EQ@Work - Peer Coaching for Women in Early Career

ISSUE: In small ways that add up, women behave differently from men when they first start out at work. As author and Facebook COO Sheryl Sandberg has shown, healthy networks are among the most powerful factors in ensuring that women learn the emotional, social and professional skills to thrive at work – and to support themselves and each other in the process. Many women feel nervous about starting or joining a network. EQ@Work solves that problem by setting up a ready-made coaching network to grow your professional EQ.
DERAILMENT RISKS FOR WOMEN IN EARLY CAREER:
  • Isolation – lack of supportive role models and networks
  • Confusion about professional identity and how to be “myself” at work
  • Trouble saying no – inexperience in negotiating with colleagues and supervisors
  • Poor work/life balance – juggling too much and prioritizing without real choice
  • Lack of resilience and life experience – difficulties restoring internal poise following confrontation, crisis or disappointment at work
  • Imposter syndrome – pulling back from visibility and excellence within the corporate environment out of fear of being “found out”
  • Seeking to be liked at the expense of being effective and your own best advocate
PROPOSAL: Peer coaching circles create a network to support your success, your wellbeing, and your EQ. EQ@Work has been designed to grow your emotional intelligence. By the end of this series, you will have learned how to be thoughtful about the choices you are making and the impact you’re having; how to negotiate for what you want and to push back effectively on the things you don’t - and how to relate to others in a way that adds zest and meaning to your professional life in the critical early years while your work identify is still forming.
OUTCOMES: A stressed young woman executive who can fall back on the support of a network which has become skilled in mutual support is less likely to derail, and more likely to craft a satisfying professional life that will see her stay, and succeed at work. The peer coaching process offers participants an increased capacity to engage with self and others: you learn new tools and then apply them in real time. It also allows for the formation of trust and strong social bonds, setting the group up to engage deeply for change, and to continue informally beyond the life of the coaching program - independently of the coach. These outcomes are protective factors against attrition of women in early career.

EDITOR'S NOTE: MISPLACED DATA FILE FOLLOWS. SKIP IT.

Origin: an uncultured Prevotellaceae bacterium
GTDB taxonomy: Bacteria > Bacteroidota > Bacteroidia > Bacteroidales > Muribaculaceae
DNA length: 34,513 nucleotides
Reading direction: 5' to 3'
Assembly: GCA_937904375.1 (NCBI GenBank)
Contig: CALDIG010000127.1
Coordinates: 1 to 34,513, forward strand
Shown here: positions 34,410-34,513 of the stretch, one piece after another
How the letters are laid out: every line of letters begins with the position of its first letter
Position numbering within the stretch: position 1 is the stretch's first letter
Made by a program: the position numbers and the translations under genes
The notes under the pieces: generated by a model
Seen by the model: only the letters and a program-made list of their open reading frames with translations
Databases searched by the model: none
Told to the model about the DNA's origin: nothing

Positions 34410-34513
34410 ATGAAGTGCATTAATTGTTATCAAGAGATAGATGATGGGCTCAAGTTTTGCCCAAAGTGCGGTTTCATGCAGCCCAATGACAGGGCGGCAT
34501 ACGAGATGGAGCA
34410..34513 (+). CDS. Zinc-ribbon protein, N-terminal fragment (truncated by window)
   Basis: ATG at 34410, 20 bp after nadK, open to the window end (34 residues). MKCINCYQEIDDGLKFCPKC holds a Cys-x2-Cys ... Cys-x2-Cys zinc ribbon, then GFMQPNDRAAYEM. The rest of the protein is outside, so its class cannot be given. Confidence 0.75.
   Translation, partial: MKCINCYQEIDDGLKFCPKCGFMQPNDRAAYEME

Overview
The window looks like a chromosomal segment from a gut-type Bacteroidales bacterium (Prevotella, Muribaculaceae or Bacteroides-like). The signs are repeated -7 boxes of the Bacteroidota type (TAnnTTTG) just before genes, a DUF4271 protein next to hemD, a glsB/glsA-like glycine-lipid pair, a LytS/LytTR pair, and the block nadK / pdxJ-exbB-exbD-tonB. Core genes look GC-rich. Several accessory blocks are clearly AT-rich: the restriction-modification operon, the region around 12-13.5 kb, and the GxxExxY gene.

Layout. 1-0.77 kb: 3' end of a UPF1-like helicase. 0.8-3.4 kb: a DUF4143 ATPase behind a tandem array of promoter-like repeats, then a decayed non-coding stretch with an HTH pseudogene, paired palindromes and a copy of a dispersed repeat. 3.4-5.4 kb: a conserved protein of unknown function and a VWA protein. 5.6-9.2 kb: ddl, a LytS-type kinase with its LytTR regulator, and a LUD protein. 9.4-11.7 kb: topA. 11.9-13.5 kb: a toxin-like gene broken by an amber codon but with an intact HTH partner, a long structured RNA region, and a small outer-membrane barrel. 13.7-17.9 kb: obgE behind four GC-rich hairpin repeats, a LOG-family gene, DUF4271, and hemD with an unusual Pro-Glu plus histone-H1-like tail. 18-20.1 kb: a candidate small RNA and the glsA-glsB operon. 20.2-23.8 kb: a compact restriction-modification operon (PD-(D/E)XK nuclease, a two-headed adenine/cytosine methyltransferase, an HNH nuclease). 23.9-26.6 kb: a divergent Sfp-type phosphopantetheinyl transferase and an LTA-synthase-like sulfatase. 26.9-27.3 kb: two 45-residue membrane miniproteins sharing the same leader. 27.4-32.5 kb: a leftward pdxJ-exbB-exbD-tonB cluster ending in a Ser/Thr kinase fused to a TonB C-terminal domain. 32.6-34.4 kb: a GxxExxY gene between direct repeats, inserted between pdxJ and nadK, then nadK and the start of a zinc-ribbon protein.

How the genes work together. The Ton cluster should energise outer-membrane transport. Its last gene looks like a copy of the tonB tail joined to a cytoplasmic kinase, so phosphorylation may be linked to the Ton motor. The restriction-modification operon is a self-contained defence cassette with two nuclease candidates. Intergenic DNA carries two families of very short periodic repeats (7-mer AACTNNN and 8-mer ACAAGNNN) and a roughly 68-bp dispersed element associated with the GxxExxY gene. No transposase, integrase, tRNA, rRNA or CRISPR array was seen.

METHOD: A relatively new professional development method, peer coaching brings a maximum of ten people (none of whom are in a supervision relationship) together for 90-120 minutes to progress professional goals. This format harnesses the knowledge of each person in the group toward problem solving. It creates an empowering environment where people learn about agreed topics from each other over a specified period of time and commit to bold action at work with the support and accountability of the group. Personal and group goals are developed by peer participants in a discussion facilitated by the coach (following consultation with the responsible Human Resources professional). Typically, the group meets monthly for ten months.
WHILE THE DETAILED CURRICULUM IS AGREED WITH PARTICIPANTS, THE PEER COACHING ARC IS BROADLY AS FOLLOWS:
  • Session I (Introductory Session) settles the EQ topics and ground rules for Peer coaching (including confidentiality and mutual accountability).
  • Sessions II – IX (Developmental Sessions) introduce challenges (including homework) and facilitated discussion around key aspects of emotional intelligence at work. Tools and reading on self and social insight and mastery are introduced and discussed, and each participant has an opportunity to present on their topic and progress.
  • Session X (Conclusion) consolidates learnings, reflects on gains and sets further challenges.
The length of the EQ@Work program (10 sessions) means change lasts far beyond the coaching program.
WHO WILL DO WELL IN PEER COACHING? Peer coaching works best with people with a high level of motivation and who are not in a supervision relationship with anyone else in the group. It requires an interest in working on professional challenges and an interest in examining current habits (mental, emotional and behavioural) to find possibilities for change. It requires “ripeness” – an openness to work with others and be open with the group about what’s happening as your emotional intelligence grows. Attending each session is essential for the success of each participant, as well as for the group as a whole.
Contact Jacqueline today to find out more or simply click here to register for EQ@Work.
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